Posted 11 June 2003 - 05:41 PM
The evidence of history – when taken as a whole – confirms the primacy of the Pope as head of the Church, from the earliest days of the Apostolic succession.
The evidence of history – when taken as a whole – confirms no such thing.
Observe the following summary from a contemporary historian:On the point – the role of the Papacy in the conversion of Europe – we need some background for, in the early Church prior to Toleration in AD 313, there had been no suggestion that the Bishop of Rome exercised any significant influence, much less authority, outside his own domain. However, when Constantine’s Edict of Toleration (AD 313) granted freedom of belief and worship to Christians, a completely new situation developed which necessitated a radical change in Church policy. For, from that time on, the emperors were Christians; and increasingly, they tended to rule the Church as a kind of Department of State, as if they – rather than thee bishops – were the successors of St Peter and the Apostles.
So, when doctrinal disputes arose among Christians (for example the controversy over the divinity of Christ), it was the Emperor Constantine, not the Bishop of Rome, who called the first “Ecumenical” Council of Christian bishops (a kind of Christian Summit) at Nicaea in AD 325 – oikumene being the Greek word for the “household” of the Church. Among the two hundred bishops who attended, there were only two priests (not even a single bishop) from Rome or its environs, and they played only a minor part in the proceedings.
The same when a later Emperor, Theodosius, called a second Christian Summit (the First Council of Constantinople) in AD 381 – without reference to Rome at all! In effect, the Emperor was now behaving as if he were the Head of the Church – an emperor, moreover, who (as we have seen) had been forced to do public penance by St Ambrose after slaughtering 7,000 innocent people after one of his officers had been assassinated.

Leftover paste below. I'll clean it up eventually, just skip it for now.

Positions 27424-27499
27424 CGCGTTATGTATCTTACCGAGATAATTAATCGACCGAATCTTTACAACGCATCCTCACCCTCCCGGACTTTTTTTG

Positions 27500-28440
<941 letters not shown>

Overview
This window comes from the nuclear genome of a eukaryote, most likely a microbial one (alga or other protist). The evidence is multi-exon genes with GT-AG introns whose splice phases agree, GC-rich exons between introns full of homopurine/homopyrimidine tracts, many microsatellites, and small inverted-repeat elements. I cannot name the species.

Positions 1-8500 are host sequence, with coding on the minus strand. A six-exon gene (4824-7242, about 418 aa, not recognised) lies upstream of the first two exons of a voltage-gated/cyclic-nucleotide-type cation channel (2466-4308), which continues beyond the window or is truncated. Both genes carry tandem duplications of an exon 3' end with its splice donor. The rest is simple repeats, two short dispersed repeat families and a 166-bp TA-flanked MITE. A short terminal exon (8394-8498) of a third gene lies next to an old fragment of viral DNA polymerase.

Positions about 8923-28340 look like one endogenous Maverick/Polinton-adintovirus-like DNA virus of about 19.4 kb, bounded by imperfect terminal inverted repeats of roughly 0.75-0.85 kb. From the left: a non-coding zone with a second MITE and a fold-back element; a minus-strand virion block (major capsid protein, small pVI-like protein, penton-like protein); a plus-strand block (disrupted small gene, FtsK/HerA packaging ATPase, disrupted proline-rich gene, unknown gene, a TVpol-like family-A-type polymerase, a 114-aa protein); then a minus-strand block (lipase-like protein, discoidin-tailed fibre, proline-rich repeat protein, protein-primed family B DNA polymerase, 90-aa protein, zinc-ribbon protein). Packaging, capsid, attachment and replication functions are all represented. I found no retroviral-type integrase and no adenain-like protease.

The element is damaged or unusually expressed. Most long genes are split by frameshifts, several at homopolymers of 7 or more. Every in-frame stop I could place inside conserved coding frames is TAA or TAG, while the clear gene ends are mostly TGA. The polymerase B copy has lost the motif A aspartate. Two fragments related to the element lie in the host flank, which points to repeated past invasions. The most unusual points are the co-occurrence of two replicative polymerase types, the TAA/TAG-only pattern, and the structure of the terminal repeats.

This was too much. The following year, Damasus, Bishop of Rome, called a rival Council in Rome; and his successor, Siricius, formulated the first public proclamation of the right and duty of the Bishop of Rome to rule over thee whole of Christendom: “We (the Successors of Peter) carry on our shoulders the burdens of all who are weighed down. Indeed, in Our person the blessed Apostle Peter himself carries these burdens – he who regards us as the heir to his administration… No priest of the Lord is free to ignore the decision of the Apostolic See.”
Gradually, over the next century or so, as the tension increased between the Caesar or Emperor in the East and the Pope or Bishop of Rome in the West, “the Successors of Peter” became ever more adamant in their insistence that they, rather than the eastern emperors, should be the arbiters of all Church affairs. So, in the mid 5th Century, we find Pope Leo I (440-461) calling himself “the Vicar of Peter” – that is, the one who acts in the place of Peter. Not the “Vicar of Christ” – the modern title which gained ascendancy only from the 11th Century onwards – but “the Vicar of Peter” and “the heir to his administration.”